Son of David: This was the title that was used to refer to the Royal Identity, the blind man recognizes Jesus as the Messiah from the Davidic dynasty. This address was actually alluded to by the Angel in Luke 2:11 when speaking to the Shepherds: Today in the city of David a savior has been born for you who is messiah and Lord. This shows that the blind man might have heard of Jesus before and he expected that a miracle was possible.
Have Mercy on Me: The cry of the blind beggar symbolizes a cry from an inflicted person in the society who expects Mercy. Etymologically, Mercy stems from Greek words eleos, oiktos which translates to “exclamation of pity at the sight of another’s ill fortune.”
Faith: In a broader sense, especially as used in the Old Testament had its root in the word aman which meant ‘trustworthy’. Later on it took the meaning of emunah, referring to absolute fidelity to God. Jesus uses the word Faith prolifically after most of the healings. St. Paul would later use faith to refer to fidelity to God through Jesus Christ.
The main teaching: Persistence in Faith.
In earlier passages in Luke 18, there are similar stories that mirror the demeanor of the Blind beggar. For instance, in Luke 18: 1-8, there is a story of the persistent widow who keeps going back to the judge until she is accorded justice. In Luke 18: 15-17, there are children who are coming to see Jesus and are pushing their way through despite the fact that the disciples try to stop them. Later in Luke 19, there is even a more explicit gesture in the story of Zacchaeus; a tax collector and a sinner who climbs on top of a tree to seek audience with Jesus.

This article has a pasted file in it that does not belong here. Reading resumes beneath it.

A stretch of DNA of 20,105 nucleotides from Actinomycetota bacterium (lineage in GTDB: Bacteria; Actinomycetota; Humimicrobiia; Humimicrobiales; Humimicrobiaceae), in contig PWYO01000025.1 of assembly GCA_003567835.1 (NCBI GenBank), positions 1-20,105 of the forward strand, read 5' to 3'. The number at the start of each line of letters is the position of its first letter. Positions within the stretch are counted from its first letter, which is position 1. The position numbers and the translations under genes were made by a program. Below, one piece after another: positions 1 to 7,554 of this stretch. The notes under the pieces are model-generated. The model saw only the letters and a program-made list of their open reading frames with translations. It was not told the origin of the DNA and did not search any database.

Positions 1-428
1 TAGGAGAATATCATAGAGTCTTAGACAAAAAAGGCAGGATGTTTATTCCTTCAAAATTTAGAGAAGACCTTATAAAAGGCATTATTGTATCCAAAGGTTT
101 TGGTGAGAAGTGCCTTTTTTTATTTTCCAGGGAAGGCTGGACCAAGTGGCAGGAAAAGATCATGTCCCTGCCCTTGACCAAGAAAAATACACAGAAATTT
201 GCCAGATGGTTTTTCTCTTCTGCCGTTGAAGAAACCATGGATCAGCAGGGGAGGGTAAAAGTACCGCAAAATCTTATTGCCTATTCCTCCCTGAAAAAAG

One of the most concrete descriptions of Faith is given in the letter to the Hebrews: 11:1. In one of his reflections on this passage, Walter Brueggemann uses this description to explain how the blind beggar’s faith was a precursor to the cure. He writes: